I love to see people doing the right thing, and I love to see virtue rewarded, so I love this story. It’s a law story, so I imagine that it will resonate more with people who are lawyers, but I hope everyone can appreciate it.
This is a story I heard from Thiru Vignarajah.
I’ve mentioned that recently, I attended the “Clerks at 100” event, a celebration of the hundredth anniversary of the statute that created the Supreme Court clerkships, organized by the National Constitution Center.
As part of that celebration, several panels were presented, and I was on a panel called “Life After Clerking” made up of people talking about their careers post-clerkship.
After I spoke about my career after clerking for Justice O’Connor, Thiru Vignarajah spoke. I’d never met Thiru before, but his story is fascinating. He’s the son of immigrants from Sri Lanka and grew up in Baltimore. After Harvard Law School, where he was president of the Harvard Law Review, he clerked for Judge Calabresi on the Second Circuit and for Supreme Court Justice Breyer. He did a bunch of other things like being a prosecutor, an Assistant U.S. attorney, and now he’s running for Mayor of his hometown of Baltimore.
During his presentation on the panel, he told a story about something that happened during his clerkship with Judge Calabresi, something that made a big impression on him.
I was so moved by this story that I got choked up, right there in front of the audience. The next day, at the big dinner for the clerks, I looked everywhere for Thiru and begged him, “Tell me again, tell me the story again,” I loved this story so much.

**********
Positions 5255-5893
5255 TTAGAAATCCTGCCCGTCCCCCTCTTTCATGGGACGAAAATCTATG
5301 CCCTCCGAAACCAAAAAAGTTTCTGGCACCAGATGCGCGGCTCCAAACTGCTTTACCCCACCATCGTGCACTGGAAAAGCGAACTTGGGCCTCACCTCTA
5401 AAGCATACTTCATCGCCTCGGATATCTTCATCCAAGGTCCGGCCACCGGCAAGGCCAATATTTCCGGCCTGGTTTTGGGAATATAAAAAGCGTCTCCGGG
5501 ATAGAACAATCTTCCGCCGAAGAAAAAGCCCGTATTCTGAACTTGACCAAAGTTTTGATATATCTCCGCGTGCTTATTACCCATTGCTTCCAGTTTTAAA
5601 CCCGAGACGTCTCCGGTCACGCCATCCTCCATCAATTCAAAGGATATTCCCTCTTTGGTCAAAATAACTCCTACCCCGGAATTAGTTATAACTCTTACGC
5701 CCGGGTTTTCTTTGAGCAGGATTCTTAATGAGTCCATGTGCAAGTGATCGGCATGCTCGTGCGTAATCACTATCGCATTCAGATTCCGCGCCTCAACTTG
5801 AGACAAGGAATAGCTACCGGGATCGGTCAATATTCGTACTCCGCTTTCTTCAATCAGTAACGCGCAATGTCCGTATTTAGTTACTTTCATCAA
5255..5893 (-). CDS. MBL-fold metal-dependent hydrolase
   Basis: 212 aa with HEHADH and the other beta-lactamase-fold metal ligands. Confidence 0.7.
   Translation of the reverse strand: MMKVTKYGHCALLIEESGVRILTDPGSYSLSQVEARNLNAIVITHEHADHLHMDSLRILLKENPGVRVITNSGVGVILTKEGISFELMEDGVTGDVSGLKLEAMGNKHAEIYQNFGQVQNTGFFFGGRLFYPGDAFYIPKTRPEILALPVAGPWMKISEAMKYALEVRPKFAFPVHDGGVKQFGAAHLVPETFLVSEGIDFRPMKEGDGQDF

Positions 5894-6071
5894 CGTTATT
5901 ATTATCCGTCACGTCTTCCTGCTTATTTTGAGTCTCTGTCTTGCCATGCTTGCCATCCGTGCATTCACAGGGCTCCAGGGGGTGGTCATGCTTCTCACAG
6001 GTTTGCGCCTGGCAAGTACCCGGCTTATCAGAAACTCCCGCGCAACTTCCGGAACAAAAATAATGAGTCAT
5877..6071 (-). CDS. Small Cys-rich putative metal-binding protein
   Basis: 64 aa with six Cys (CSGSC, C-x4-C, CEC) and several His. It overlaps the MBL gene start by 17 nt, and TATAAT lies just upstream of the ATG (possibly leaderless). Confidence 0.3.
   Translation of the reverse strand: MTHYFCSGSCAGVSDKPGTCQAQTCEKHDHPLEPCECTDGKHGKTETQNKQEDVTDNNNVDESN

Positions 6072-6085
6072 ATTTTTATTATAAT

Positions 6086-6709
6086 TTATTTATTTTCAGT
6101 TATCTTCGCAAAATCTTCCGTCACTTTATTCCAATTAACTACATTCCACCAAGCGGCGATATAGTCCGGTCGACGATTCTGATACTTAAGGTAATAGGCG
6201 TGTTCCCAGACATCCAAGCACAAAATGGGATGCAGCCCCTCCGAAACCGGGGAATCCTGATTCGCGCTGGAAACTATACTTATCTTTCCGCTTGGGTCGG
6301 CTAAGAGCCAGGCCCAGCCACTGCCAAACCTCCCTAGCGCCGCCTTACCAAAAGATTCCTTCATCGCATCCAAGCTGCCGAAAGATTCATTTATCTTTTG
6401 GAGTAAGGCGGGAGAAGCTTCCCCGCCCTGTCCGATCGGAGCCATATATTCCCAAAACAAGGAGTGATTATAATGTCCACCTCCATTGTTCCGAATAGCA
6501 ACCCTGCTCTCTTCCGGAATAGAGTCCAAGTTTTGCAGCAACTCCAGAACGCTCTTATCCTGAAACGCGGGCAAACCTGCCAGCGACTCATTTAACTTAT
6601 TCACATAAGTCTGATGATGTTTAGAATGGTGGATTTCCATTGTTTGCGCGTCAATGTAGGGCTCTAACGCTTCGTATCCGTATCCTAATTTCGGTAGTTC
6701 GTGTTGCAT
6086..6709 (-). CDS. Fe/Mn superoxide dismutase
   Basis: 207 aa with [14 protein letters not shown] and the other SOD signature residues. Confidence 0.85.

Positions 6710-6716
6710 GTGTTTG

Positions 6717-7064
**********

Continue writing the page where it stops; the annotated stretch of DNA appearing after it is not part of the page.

Then, to my great joy, I realized I can listen to him tell the story as often as I want, because it’s posted on C-SPAN!
But before I play Thiru’s story for you, I want to give a bit of background for non-lawyers.
Thiru explains that he was a law clerk to Judge Guido Calabresi of the Second Circuit. If you don’t happen to know the backstory of all the federal judges, I will explain that Guido Calabresi is a legendary person. He’s an eminent legal scholar who’s considered one of the founders of the field of law and economics. He has been on the Yale Law School faculty for sixty years, where he also served as Dean. My husband Jamie and I were lucky to be students there when he was Dean, and he was a famous dean. He was beloved, he was effective, he was the kind of person who was highly respected and yet would dress up as an elf during the holidays. (In my mind, he’s literally wearing tights and a jester cap, but I may have embellished that!) He’s also a judge on the United States Court of Appeals for the Second Circuit, which is where Thiru was clerking for him. Despite all these accolades, Guido insists that everyone call him “Guido,” as you will hear.
Thiru also mentions that the litigant was “pro se.” “Pro se” is Latin for “in one’s own behalf,” and it’s the legal term for people who represent themselves, instead of having a lawyer. This is almost always a very bad idea. Lawyers don’t represent themselves pro se. So when someone goes pro se, it’s usually the sign of an unsophisticated person, who isn’t good at taking advice, and will probably lose their case.
Here’s Thiru—he starts his story about minute 47.
What a thrilling story. The Justice Department lawyer was arguing about a particular provision of the law, to uphold the law, and that's the right thing to do. But that lawyer also recognized that while the litigant deserved to lose this case, that litigant nevertheless might deserve asylum under a different provision. And the Justice Department didn’t just want to win; the lawyer wanted justice to prevail. And the court saw that, and acknowledged it, and the lawyer got letter of commendation from Judge Guido Calabresi.
It’s beautiful to see people behave justly, and it’s beautiful to see virtue recognized and praised. Virtue doesn’t always get rewarded! It’s thrilling when it happens.